Megillat Esther from Persia; The Tension Between Restoration and Conservation… and Halachic Frontier
Updated: Apr 29, 2021
Six weeks ago, I went to the office of a client, (who happens to be an Israeli government official), to take a look at his old Megillat Esther and to assess its proposed repair work. The gentleman handed me this Megillah scroll wrapped in a Persian cloth that seemed as old as the scroll itself.
The gentleman told me that this Megillah was brought to Israel by his grandfather upon his Allyiah from Persia. The exact origins, however, were unknown. He also told me that he brought the Megillah to 3 other scribes for repair, but they all refused to touch it and declared that it cannot be fixed. There were many segments of text, even whole columns of this Megillah where the ink was totally removed.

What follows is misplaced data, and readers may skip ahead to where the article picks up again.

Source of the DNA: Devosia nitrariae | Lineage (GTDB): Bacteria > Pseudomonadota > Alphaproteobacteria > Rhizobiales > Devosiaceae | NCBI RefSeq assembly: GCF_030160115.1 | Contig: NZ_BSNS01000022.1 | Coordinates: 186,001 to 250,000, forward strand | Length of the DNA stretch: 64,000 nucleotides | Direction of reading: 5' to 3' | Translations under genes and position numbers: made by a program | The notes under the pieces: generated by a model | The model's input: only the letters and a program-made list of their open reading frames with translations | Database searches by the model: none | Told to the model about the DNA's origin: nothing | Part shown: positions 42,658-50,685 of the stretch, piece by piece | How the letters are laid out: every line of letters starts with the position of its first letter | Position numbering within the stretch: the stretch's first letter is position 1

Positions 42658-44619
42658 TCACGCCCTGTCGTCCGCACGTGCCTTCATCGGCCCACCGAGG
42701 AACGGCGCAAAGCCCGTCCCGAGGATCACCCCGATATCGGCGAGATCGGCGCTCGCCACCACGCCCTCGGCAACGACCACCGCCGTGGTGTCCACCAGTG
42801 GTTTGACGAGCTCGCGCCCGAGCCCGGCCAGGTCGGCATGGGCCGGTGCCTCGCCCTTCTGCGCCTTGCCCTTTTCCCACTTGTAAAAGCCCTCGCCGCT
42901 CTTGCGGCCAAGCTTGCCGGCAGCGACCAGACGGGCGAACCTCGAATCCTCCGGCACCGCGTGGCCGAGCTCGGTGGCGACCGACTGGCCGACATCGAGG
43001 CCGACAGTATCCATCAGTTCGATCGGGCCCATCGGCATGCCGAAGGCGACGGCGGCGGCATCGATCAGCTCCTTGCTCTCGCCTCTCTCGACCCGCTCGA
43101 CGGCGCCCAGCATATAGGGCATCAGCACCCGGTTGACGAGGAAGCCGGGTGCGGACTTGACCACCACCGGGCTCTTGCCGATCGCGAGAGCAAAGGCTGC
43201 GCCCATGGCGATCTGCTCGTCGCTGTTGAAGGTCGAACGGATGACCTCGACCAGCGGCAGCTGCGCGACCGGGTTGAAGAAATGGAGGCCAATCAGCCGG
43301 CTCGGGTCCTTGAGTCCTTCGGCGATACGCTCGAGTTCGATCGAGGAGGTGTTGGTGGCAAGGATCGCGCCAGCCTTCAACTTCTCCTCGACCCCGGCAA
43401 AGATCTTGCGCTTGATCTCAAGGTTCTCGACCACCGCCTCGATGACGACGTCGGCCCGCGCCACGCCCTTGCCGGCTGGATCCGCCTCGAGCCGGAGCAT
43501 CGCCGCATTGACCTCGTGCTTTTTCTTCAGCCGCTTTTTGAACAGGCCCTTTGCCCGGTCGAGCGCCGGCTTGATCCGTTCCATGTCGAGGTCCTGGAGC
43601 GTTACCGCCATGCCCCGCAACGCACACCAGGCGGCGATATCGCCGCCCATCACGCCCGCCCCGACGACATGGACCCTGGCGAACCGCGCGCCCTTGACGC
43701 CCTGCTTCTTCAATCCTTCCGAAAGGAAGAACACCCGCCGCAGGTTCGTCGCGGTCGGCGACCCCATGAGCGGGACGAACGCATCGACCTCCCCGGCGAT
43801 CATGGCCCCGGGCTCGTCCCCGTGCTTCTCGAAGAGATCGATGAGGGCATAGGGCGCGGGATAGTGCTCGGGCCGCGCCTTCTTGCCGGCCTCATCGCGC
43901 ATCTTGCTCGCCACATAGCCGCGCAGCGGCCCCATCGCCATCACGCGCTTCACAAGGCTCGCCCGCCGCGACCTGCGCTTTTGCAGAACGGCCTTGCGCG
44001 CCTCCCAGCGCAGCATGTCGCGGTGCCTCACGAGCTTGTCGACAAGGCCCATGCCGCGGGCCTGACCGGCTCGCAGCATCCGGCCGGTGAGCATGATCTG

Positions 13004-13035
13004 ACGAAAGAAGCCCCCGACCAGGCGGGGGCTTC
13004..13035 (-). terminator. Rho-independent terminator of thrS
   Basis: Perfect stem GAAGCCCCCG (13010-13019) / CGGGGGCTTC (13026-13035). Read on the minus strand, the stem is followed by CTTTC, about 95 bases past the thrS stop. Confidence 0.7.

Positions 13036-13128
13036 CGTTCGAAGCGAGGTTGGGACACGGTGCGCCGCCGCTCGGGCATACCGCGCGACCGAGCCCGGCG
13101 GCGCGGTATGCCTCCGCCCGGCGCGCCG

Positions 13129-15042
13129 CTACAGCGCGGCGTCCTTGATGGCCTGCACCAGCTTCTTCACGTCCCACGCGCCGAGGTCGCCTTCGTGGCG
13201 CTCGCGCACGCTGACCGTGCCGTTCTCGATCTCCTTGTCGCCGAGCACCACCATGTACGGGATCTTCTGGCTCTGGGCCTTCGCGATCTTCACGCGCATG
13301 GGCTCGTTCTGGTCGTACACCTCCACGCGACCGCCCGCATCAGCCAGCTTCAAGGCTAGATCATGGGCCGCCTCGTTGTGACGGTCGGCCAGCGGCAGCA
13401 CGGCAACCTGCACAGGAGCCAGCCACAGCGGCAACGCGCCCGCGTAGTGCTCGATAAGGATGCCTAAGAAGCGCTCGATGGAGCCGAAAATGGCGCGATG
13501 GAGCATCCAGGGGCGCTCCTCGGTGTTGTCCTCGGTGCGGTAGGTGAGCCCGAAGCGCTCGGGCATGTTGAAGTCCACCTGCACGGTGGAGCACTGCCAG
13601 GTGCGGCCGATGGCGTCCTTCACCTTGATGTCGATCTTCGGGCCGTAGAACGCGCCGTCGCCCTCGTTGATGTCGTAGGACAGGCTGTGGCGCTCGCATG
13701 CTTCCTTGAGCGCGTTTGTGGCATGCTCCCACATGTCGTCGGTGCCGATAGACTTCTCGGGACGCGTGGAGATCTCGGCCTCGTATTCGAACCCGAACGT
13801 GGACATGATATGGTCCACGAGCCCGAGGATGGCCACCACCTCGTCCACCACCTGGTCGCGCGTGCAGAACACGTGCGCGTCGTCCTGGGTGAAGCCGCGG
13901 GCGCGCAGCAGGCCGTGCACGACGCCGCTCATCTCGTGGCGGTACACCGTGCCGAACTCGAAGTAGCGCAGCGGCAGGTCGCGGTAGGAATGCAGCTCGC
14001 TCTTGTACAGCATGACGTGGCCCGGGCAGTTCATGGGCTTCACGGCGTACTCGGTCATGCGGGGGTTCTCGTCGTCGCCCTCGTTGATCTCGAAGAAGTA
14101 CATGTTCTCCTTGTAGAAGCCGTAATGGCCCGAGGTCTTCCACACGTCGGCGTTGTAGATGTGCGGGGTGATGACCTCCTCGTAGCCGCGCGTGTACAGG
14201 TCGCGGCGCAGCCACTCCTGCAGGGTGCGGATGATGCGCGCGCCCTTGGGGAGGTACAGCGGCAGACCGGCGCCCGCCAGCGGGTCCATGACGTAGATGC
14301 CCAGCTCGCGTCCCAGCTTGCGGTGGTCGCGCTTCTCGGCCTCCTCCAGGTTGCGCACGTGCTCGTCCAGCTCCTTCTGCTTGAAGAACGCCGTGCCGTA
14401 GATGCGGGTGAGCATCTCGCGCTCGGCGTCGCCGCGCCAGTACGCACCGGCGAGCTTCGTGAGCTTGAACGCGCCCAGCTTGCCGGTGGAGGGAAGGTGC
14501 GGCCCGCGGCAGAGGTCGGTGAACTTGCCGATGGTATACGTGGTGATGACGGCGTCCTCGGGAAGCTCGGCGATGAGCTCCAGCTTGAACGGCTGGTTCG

In Halacha, the legal codes regarding Torah and Megillah scrolls, there is a derogatory term for scrolls that are not uniform in ink-tone, “menumar.” The word “namer” is leopard, and a leopard-skin, spotty-ink coloration is not considered esthetically pleasing or honorable to our sacred scrolls. Esthetics is a component of the law as well as a factor in the field of restoration.
If I did not succeed in matching the script of the Persian scribe, then the result would be a Megillah full of “spotty” eyesores too. Also, in many places, the cracked-ink lettering was so dry that the risk of pulling off more ink from the Megillah when attempting to place ink to restore the Megillah’s lettering was quite high. All this added to the challenge of restoring this old Megillat Esther from Persia.
Story and images by Jamie Shear.